In 2013, attendance was recorded as 126, up marginally from 125 in 2012 and, more significantly, from 110 in 2011. This means just half of members are turning up for their one annual commitment. “By definition we’re an elderly group,” says Maguire. “Some people might be ill. Attendance is usually about 50 per cent. That figure probably stands in comparison to other groups in society, any membership group. We’d all like the attendance and return of postal ballots to be 100 per cent, but think about turnout in national elections. It’s about the same. This is an average level of participation in elections across society.” Maguire says about 20 per cent of members who don’t attend return their postal ballot.
Every member of Aosdána was elected by his or her peers. Yet, ironically, by neither attending the general assembly nor voting by post, almost half of them are failing to help other artists to follow in their footsteps.
For the general assembly to consider admitting a new member, the candidate must first have been voted for by more than half of the current members of his or her prospective artistic grouping within Aosdána. (These are visual arts, literature, music, architecture and choreography.)
In an effort to raise voting numbers, to reach the quorum, the minutes of July 2013 state that, in these “discipline ballots”, a blank ballot will be counted as a vote. Maguire says this means that each nominee then receives a vote. In local and national elections this would register as a spoilt vote.
In the March 2011 minutes the toscaireacht noted “that in coming years there would be far fewer places available”. It saw this as positive: “Having a large number (say 20-30 artists) competing for two or three places at a general assembly would be a good thing.” The same set of minutes also noted, in seeming contradiction, that it is “disheartening and difficult for artists that have been nominated several years in a row to be continually rejected by their peers”.
In 2007 Aosdána sought to increase the cnuas to €20,000. One of the toscairí raised the issue with Mary Cloake, the then director of the Arts Council. The organisation also asked for the cnuas to be “index-linked so as to avoid the need for Aosdána to be returning to the Arts Council in subsequent years seeking further increases”. The member of the toscaireacht put it to Cloake that “if the cnuas should continue to lose value Aosdána would lose a great part of its meaning”.
If financial support is indeed at the heart of Aosdána’s role, it might be worth asking whether the organisation should include any artist who can make a living without the stipend. By continuing as members, they in effect prevent the election of artists whom the cnuas could greatly benefit. (If every member needed the stipend, it would cost Aosdána an additional €1.6 million a year.)
In the event, neither proposal was acted on, and at the same meeting Cloake asked the committee “whether members would be open to considering new ways of engaging with the public as part of their membership of Aosdána”.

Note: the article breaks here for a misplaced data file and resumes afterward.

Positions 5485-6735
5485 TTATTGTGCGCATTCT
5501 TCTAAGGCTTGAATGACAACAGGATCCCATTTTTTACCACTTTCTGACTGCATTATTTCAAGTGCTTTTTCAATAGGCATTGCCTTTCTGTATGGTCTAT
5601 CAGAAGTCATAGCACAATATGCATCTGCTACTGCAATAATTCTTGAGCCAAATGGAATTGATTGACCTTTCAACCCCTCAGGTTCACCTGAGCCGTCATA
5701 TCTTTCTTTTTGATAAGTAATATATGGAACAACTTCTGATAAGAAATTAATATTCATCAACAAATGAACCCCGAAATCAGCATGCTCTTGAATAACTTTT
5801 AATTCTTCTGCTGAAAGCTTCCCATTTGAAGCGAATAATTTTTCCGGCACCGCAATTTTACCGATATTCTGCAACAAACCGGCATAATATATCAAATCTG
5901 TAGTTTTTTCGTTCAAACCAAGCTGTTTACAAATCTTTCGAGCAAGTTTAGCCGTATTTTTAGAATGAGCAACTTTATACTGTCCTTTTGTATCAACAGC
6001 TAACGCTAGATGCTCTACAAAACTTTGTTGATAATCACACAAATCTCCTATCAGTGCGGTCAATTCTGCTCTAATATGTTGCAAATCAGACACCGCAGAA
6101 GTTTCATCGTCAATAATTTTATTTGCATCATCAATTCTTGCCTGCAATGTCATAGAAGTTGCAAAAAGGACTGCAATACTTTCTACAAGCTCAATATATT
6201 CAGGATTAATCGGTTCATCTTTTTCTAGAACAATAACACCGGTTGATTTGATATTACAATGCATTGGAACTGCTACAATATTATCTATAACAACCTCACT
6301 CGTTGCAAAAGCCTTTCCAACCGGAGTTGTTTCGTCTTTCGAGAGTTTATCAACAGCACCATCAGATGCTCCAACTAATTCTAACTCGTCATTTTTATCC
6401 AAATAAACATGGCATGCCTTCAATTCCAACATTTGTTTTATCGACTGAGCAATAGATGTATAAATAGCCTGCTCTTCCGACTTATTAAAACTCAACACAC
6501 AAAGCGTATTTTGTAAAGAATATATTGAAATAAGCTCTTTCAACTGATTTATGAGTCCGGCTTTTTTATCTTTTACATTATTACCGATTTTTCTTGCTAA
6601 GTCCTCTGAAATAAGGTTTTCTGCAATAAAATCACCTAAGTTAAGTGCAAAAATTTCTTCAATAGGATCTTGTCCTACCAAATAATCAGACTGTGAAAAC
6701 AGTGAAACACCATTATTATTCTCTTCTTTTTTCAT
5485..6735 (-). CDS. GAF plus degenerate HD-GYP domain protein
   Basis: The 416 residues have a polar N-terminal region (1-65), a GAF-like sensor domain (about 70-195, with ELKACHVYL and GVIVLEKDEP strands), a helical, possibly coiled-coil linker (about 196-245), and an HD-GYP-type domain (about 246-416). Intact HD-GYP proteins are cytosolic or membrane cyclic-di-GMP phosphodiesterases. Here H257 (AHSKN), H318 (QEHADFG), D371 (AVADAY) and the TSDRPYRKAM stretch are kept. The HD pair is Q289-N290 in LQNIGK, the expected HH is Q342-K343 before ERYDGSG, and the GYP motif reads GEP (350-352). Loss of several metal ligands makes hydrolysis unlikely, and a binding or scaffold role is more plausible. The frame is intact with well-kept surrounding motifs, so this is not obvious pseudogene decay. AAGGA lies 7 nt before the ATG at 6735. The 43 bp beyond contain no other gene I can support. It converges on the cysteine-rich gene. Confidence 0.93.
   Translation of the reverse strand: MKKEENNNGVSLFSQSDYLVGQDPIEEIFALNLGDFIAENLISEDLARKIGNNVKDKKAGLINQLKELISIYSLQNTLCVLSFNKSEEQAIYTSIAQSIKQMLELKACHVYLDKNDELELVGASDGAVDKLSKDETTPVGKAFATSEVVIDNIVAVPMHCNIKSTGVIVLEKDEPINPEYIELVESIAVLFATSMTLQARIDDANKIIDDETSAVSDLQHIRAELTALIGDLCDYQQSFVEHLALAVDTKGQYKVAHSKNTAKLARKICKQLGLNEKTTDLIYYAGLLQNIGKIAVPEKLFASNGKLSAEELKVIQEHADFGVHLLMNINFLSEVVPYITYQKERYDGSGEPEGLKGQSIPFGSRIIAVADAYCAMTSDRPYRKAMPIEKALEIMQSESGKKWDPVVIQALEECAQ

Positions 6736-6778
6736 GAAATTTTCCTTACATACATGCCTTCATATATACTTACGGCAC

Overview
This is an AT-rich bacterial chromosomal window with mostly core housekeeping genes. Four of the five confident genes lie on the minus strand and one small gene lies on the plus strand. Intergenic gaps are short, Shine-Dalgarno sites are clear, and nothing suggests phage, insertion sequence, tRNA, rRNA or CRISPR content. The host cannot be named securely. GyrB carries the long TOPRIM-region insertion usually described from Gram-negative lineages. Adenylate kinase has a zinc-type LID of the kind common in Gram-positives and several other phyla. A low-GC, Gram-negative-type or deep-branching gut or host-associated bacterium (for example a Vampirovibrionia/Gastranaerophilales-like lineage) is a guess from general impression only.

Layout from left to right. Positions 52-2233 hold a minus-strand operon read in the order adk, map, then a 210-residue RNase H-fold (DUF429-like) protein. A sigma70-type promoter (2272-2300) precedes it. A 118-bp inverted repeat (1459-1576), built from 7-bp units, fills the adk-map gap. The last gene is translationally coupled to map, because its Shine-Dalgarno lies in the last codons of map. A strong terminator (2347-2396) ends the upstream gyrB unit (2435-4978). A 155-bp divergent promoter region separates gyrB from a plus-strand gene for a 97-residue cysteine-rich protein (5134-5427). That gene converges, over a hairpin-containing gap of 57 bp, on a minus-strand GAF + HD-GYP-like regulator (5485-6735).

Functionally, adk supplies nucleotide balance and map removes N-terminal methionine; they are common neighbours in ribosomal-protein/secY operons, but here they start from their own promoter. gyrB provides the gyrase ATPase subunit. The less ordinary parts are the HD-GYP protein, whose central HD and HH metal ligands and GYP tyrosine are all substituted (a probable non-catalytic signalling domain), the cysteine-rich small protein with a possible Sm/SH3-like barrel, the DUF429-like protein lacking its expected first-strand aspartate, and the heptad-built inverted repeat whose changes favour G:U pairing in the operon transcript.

This is a regular feature of the minutes: the Arts Council’s apparent desire for Aosdána to be more accessible and accountable to the public and to be an advocacy body for the arts. Cloake’s request on that occasion was rejected, as “most artists consider their work to be their primary point of contact with the wider world”.
In July 2012 it was again noted in minutes that the Arts Council “had asked Aosdána to consider the role it might play as an advocate for the arts”. None of the subsequent minutes addresses this request.
“We did go back to the Arts Council about that,” Maguire says. “We said Aosdána is a collection of individuals who make art. The work that they create is the best advocacy for the arts.”
In his address to the inaugural gathering of Aosdána, on April 14th, 1983, Garret FitzGerald said the organisation should “avoid the creation or perpetuation of cliques, whose existence is an unhappy feature of some of the arts in Ireland as in other countries”. FitzGerald also told the assembly that “you will concern yourselves with increasing the accessibility of art to the people and ensuring the gap does not grow”.
When The Irish Times asked the Arts Council if Aosdána could better engage with the public, it pointed out that “Aosdána is an affiliation of artists, not a representative body. However, many members of Aosdána regularly comment on and advocate for the arts, further underscoring through their work and their public profile the value of the arts to our society . . . The Arts Council is indeed grateful to artists, arts organisations and all others who assist us in this regard.”
The question is whether this gratitude is worth €2.68 million in annual funding.
Artistic ambitions: Aosdána’s mission, and how it works
What is Aosdána? An organisation that aims to “honour artists whose work has made an outstanding contribution to the arts in Ireland, and to encourage and assist members in devoting their energies fully to their art”.
When was it established? 1981.
How many members are there? Currently 247. The cap is 250.
What is a cnuas? An annual stipend of €17,180, paid to members whose income is less than €25,770, averaged over three years. If an artist’s income exceeds this, the cnuas is suspended until his or her income drops back below the threshold. Under new rules, artists will have to provide tax-clearance certificates to receive the cnuas.
How many members currently receive the cnuas? 155.
Who funds Aosdána? The Arts Council.
How do you join? With difficulty, via peer nomination and election. Many more artists apply than there are places. There are currently only three vacancies across all disciplines for the 2014 elections.
How much did Aosdána cost the State in 2013? €2.68 million.